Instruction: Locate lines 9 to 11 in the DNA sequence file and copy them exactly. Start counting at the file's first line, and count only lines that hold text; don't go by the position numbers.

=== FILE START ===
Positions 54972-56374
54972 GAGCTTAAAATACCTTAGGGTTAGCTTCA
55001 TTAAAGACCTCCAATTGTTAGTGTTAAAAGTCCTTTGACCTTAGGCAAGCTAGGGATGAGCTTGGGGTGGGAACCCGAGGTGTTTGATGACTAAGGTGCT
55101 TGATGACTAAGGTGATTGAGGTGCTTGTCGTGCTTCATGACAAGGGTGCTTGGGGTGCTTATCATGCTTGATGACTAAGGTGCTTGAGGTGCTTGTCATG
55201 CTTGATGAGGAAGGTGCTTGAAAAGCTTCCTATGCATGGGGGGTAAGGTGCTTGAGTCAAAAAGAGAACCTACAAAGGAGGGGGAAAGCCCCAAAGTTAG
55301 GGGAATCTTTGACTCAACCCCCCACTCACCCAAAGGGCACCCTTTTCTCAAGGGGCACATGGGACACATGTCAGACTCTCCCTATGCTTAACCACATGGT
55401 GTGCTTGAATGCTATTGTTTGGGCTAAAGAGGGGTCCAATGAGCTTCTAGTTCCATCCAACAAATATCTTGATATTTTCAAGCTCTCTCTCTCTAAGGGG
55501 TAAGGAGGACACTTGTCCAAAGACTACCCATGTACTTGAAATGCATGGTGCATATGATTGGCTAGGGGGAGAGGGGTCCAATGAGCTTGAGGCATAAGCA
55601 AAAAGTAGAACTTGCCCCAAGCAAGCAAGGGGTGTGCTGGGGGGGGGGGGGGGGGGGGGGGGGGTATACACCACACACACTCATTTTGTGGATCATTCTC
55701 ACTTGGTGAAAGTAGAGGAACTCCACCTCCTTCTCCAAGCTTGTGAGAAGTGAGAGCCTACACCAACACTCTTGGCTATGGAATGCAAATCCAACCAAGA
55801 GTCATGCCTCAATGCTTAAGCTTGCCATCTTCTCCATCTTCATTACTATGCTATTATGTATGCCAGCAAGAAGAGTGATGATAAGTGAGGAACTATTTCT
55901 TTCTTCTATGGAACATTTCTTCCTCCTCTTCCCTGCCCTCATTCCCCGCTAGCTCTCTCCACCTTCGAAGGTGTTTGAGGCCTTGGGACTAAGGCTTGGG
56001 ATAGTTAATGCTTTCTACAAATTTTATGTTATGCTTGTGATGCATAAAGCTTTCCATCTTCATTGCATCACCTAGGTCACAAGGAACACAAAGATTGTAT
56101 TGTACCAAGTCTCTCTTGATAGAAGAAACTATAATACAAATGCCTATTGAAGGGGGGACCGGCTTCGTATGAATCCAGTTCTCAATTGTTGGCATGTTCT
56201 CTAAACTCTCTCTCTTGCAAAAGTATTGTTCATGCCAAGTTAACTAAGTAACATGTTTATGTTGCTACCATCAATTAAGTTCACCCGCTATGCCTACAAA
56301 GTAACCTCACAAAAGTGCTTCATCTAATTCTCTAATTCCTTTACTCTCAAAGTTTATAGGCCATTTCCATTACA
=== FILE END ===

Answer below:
55601 AAAAGTAGAACTTGCCCCAAGCAAGCAAGGGGTGTGCTGGGGGGGGGGGGGGGGGGGGGGGGGGTATACACCACACACACTCATTTTGTGGATCATTCTC
55701 ACTTGGTGAAAGTAGAGGAACTCCACCTCCTTCTCCAAGCTTGTGAGAAGTGAGAGCCTACACCAACACTCTTGGCTATGGAATGCAAATCCAACCAAGA
55801 GTCATGCCTCAATGCTTAAGCTTGCCATCTTCTCCATCTTCATTACTATGCTATTATGTATGCCAGCAAGAAGAGTGATGATAAGTGAGGAACTATTTCT